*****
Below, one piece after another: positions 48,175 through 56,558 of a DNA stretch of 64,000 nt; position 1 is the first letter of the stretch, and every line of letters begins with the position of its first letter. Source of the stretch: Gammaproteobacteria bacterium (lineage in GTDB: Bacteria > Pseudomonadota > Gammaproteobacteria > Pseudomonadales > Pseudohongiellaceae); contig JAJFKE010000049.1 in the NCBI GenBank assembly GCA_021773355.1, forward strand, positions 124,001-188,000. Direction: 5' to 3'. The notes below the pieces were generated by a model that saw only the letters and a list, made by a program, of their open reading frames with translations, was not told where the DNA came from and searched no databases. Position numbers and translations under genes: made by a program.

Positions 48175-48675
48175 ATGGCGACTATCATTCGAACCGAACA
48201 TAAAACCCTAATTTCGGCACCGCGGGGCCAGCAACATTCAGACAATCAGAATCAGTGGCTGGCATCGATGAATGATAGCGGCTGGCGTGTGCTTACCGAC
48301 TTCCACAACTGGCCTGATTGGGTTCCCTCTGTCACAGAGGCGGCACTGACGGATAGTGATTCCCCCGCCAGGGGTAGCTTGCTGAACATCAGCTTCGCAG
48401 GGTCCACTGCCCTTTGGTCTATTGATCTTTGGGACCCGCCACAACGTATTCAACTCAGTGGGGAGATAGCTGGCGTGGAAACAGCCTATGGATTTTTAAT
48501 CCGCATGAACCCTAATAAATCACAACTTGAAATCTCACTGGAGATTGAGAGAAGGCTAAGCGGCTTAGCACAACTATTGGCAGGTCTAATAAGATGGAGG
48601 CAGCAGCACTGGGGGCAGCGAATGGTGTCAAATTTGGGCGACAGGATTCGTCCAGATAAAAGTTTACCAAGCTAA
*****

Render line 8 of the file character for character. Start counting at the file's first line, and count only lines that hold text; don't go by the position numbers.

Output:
48601 CAGCAGCACTGGGGGCAGCGAATGGTGTCAAATTTGGGCGACAGGATTCGTCCAGATAAAAGTTTACCAAGCTAA